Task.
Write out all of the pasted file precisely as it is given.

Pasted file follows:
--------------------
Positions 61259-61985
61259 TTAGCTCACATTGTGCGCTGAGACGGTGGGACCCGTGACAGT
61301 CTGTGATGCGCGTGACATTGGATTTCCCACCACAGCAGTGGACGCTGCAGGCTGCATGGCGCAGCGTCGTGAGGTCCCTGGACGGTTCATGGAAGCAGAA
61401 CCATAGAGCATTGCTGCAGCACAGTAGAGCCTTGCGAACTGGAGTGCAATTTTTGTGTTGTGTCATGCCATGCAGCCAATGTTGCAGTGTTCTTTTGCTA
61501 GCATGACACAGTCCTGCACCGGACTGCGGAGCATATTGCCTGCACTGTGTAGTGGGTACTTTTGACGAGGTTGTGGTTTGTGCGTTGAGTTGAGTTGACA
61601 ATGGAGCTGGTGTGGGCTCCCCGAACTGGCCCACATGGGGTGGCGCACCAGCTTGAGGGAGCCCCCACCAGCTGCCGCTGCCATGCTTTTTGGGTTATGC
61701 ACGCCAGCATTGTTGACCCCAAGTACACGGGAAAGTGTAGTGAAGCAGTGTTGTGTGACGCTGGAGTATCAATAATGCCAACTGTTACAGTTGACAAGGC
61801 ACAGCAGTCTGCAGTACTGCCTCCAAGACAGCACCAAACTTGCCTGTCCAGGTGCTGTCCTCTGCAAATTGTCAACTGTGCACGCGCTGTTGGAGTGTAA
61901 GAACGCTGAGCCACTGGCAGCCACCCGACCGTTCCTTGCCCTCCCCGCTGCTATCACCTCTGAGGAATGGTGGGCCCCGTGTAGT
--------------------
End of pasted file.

Positions 61259-61985
61259 TTAGCTCACATTGTGCGCTGAGACGGTGGGACCCGTGACAGT
61301 CTGTGATGCGCGTGACATTGGATTTCCCACCACAGCAGTGGACGCTGCAGGCTGCATGGCGCAGCGTCGTGAGGTCCCTGGACGGTTCATGGAAGCAGAA
61401 CCATAGAGCATTGCTGCAGCACAGTAGAGCCTTGCGAACTGGAGTGCAATTTTTGTGTTGTGTCATGCCATGCAGCCAATGTTGCAGTGTTCTTTTGCTA
61501 GCATGACACAGTCCTGCACCGGACTGCGGAGCATATTGCCTGCACTGTGTAGTGGGTACTTTTGACGAGGTTGTGGTTTGTGCGTTGAGTTGAGTTGACA
61601 ATGGAGCTGGTGTGGGCTCCCCGAACTGGCCCACATGGGGTGGCGCACCAGCTTGAGGGAGCCCCCACCAGCTGCCGCTGCCATGCTTTTTGGGTTATGC
61701 ACGCCAGCATTGTTGACCCCAAGTACACGGGAAAGTGTAGTGAAGCAGTGTTGTGTGACGCTGGAGTATCAATAATGCCAACTGTTACAGTTGACAAGGC
61801 ACAGCAGTCTGCAGTACTGCCTCCAAGACAGCACCAAACTTGCCTGTCCAGGTGCTGTCCTCTGCAAATTGTCAACTGTGCACGCGCTGTTGGAGTGTAA
61901 GAACGCTGAGCCACTGGCAGCCACCCGACCGTTCCTTGCCCTCCCCGCTGCTATCACCTCTGAGGAATGGTGGGCCCCGTGTAGT